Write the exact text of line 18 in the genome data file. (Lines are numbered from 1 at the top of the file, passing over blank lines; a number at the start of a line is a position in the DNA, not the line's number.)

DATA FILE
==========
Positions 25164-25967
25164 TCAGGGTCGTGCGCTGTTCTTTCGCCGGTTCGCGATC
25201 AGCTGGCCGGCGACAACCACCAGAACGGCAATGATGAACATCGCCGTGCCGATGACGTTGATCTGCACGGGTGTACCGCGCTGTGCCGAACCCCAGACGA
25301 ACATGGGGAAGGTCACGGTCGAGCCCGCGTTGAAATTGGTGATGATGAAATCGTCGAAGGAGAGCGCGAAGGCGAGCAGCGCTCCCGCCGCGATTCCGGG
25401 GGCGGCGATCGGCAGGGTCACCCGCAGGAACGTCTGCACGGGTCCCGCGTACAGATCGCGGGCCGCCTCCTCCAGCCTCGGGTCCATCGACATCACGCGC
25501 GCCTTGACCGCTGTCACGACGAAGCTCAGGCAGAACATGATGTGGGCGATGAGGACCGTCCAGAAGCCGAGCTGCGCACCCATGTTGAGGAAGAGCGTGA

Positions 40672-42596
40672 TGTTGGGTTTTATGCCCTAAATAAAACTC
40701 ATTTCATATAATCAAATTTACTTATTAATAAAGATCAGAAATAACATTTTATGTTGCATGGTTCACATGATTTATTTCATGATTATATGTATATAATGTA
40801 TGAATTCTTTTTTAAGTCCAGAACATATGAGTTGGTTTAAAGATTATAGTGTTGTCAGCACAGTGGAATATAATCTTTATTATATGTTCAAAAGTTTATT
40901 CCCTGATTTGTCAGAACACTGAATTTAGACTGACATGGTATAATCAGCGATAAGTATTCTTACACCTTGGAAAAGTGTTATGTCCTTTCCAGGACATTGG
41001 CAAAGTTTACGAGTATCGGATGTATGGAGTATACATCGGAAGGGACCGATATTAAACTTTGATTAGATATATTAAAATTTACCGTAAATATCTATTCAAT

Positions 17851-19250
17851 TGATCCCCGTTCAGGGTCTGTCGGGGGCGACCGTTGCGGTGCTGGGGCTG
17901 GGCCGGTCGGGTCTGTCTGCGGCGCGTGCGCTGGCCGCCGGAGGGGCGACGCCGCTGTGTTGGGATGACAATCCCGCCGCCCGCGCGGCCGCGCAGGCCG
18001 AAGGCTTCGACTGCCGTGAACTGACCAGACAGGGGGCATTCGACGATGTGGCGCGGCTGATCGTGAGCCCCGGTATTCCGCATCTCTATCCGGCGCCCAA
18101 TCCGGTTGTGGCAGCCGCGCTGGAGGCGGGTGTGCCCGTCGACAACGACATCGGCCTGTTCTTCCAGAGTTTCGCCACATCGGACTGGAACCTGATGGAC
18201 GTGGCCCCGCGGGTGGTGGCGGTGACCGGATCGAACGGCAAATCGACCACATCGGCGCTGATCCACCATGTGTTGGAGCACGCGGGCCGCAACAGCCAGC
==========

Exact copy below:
18201 GTGGCCCCGCGGGTGGTGGCGGTGACCGGATCGAACGGCAAATCGACCACATCGGCGCTGATCCACCATGTGTTGGAGCACGCGGGCCGCAACAGCCAGC